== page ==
Millions of Americans may have to get new health plans because of the Affordable Care Act, but a new report argues only a fraction of them will end up paying more for new coverage.
Of the 15.2 million Americans with individual health plans, less than 10 percent would not qualify for federal subsidies to reduce their monthly costs for one of the new, more expensive plans, according to data from Families USA, a consumer organization that supports the ACA. That's less than 1 percent of the nation's total population under age 65.
The analysis says that 108,500 Floridians who don't qualify for federal subsidies — about 11 percent of residents who have individual plans — could pay more.
Families USA's executive director Ron Pollack said Thursday that the report attempts to correct what he called an "overblown" perspective about the canceled policies.
"The overwhelming majority of people with private, individual health insurance today will soon be able to receive better coverage and pay lower premiums due to the Affordable Care Act," he said.
The health law prevents insurers from selling plans that don't meet new standards, which include hospitalization, prescription drugs, maternity care and mental health services. It also prohibits plans from imposing annual coverage caps and denying coverage or charging higher premiums to people with pre-existing health conditions.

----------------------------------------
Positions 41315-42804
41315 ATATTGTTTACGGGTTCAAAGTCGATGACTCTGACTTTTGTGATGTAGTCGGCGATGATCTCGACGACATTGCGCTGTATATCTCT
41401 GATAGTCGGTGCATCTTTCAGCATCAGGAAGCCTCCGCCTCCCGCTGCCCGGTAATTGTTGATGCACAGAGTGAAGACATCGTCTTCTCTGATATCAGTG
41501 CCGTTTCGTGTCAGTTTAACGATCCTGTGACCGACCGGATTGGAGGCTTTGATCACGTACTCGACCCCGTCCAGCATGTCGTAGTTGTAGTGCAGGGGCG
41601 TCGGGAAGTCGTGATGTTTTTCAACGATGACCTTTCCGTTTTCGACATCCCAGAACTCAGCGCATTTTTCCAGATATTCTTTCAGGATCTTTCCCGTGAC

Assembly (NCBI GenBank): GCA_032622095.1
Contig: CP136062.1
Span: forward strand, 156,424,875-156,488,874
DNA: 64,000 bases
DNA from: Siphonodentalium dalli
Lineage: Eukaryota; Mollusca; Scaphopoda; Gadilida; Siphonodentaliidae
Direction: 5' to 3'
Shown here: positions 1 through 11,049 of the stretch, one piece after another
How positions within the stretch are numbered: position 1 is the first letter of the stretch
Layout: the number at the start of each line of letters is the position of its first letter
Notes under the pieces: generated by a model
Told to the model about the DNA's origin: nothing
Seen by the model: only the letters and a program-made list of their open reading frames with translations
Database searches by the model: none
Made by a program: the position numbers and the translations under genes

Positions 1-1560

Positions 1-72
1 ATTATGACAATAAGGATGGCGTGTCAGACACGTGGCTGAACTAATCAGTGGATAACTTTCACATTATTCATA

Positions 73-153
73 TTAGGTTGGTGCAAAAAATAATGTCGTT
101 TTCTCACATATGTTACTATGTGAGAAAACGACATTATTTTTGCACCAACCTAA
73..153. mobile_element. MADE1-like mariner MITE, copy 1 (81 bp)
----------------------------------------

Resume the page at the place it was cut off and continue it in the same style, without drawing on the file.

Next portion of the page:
As a result, insurers have been canceling existing plans that did not meet all the standards. After the cancellations made national headlines, President Obama urged insurers to renew for up to one year those policies that don't meet all the requirements.
Because the analysis assumed states were expanding Medicaid eligibility, the report likely underestimates how many Floridians can expect financial help.
Nearly 800,000 poor Floridians fall into the Medicaid "gap" — unable to qualify either for Medicaid under the state's stringent requirements or tax subsidies to purchase private insurance.
The report doesn't say how many of those receiving subsidies will find their premiums truly affordable.
"Even with this new assistance, the new benefits will cause some people to pay more for insurance than they do today," said Robert Zirkelbach, spokesman for America's Health Insurance Plans.
About 15 million Americans — less than 6 percent of the population — receive their health coverage through individual plans. Most Americans get their coverage through either an employer or government programs, such as Medicare and Medicaid.
Families USA found that only 30 percent of individual policyholders make too much money to qualify for federal subsidies.
The analysis also took into account a 2004 statistic that illustrates the volatility of the individual health insurance market — only about one-third of individual policyholders retain it for more than one year.
"Those folks were not going to continue getting coverage even before the Affordable Care Act, so obviously it lends a perspective to what role the Affordable Care Act had (on) terminations," Pollack said.
Jodie Tillman can be reached at firstname.lastname@example.org or (813) 226-3374.